I meant to blog about this last week, but life intervened.
In the beginning, there was Maureen Dowd, bitchin’ and moanin’ in her book Are Men Necessary? that smart, accomplished women have a hard time finding mates because men find such attributes threatening, and they prefer bimbos.
Judith Warner, in her Times Select blog, questions Dowd’s assumptions and posits that as time marches on, men are increasingly wont to see intellect and earning potential as desirable characteristics in a woman, on par with good looks.
Add to the mix Dowd doubter Ezra Klein, whose response launches a rich thread. His manly take on brainy broads:
I specifically seek out accomplished, intelligent women to date. When my friends and I compare notes at week’s end, more plaudits are given when the girls are impressive than when they’re hot.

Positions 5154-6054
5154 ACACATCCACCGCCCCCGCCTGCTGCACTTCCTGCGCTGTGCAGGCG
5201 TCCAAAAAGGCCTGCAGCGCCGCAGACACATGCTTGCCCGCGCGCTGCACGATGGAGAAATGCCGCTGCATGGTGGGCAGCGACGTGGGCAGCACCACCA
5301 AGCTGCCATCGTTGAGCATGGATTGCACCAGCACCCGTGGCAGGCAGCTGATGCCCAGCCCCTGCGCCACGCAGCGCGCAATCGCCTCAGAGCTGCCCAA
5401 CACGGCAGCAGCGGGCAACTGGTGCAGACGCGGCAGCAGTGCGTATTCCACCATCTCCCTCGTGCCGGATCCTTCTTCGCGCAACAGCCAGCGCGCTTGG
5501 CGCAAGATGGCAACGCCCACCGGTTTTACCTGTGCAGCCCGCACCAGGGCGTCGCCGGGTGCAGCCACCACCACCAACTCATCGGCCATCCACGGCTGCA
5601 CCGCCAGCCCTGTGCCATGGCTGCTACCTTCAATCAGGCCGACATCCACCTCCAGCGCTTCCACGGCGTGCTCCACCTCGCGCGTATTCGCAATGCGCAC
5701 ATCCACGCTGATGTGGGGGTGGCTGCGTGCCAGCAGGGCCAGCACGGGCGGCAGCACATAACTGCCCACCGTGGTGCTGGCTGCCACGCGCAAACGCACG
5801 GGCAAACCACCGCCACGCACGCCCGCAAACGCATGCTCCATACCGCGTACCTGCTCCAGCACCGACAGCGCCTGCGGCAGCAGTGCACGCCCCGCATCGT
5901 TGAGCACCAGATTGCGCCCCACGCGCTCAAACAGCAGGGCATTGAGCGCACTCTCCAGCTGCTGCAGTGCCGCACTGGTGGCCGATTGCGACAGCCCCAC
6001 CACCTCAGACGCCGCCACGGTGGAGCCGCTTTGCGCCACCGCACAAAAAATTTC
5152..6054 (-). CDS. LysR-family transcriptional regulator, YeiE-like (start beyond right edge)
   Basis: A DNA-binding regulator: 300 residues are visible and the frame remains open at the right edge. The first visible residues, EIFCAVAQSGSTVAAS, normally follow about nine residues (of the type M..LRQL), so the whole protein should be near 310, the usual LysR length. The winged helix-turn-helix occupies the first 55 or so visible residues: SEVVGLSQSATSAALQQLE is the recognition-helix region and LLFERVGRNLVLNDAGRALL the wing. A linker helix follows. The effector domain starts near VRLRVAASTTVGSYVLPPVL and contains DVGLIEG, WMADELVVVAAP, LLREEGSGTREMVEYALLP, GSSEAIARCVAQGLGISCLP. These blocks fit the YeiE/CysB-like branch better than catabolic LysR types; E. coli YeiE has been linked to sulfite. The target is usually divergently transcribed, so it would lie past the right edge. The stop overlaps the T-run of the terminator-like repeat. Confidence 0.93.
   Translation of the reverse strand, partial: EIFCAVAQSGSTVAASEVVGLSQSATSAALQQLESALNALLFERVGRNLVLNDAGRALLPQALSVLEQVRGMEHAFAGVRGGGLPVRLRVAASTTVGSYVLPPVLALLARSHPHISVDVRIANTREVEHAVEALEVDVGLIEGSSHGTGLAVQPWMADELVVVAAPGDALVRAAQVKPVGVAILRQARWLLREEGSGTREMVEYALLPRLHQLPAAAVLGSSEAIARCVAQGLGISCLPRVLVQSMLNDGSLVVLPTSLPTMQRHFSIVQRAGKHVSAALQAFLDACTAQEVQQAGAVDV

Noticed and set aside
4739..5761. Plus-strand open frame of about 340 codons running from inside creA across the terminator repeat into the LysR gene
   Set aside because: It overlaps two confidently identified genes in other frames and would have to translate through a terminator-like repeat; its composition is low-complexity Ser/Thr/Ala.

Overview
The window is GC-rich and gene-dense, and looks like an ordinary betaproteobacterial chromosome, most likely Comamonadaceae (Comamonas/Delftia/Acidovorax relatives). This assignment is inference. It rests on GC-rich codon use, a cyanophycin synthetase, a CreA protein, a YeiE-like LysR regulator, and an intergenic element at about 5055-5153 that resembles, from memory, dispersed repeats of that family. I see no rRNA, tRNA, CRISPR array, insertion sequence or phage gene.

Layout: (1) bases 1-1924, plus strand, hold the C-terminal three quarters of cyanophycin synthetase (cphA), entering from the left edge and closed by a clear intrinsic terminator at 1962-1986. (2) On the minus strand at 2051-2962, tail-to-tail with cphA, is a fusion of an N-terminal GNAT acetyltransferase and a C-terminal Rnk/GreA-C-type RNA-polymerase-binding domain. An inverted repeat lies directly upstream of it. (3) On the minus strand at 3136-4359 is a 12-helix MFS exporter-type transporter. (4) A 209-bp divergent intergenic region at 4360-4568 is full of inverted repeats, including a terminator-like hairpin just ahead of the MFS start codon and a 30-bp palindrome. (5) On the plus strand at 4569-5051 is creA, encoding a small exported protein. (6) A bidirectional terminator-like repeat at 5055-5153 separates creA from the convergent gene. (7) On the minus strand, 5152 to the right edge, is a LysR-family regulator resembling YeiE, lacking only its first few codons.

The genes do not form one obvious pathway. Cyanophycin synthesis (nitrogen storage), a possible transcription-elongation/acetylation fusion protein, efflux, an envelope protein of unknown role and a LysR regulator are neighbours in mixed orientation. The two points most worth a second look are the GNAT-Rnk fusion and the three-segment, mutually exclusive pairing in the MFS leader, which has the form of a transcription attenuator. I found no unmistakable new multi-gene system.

Commenters suggest myriad cultural currents that play into this trend. I wanted to add my two cents. In my mother’s generation and cohort, men and women couldn’t be friends. Friendship was suspect, a disguise or precursor to romantic/sexual relations, because why else would a guy want to spend time with a girl unless he was gonna get some? This has changed a great deal. In my generation (X) and younger, many people enjoy friendship with members of other genders, and view it as worthwhile. This necessarily changes companionship expectations, in all contexts. Of course, some guys remain throwbacks to an earlier era. Their loss, eh?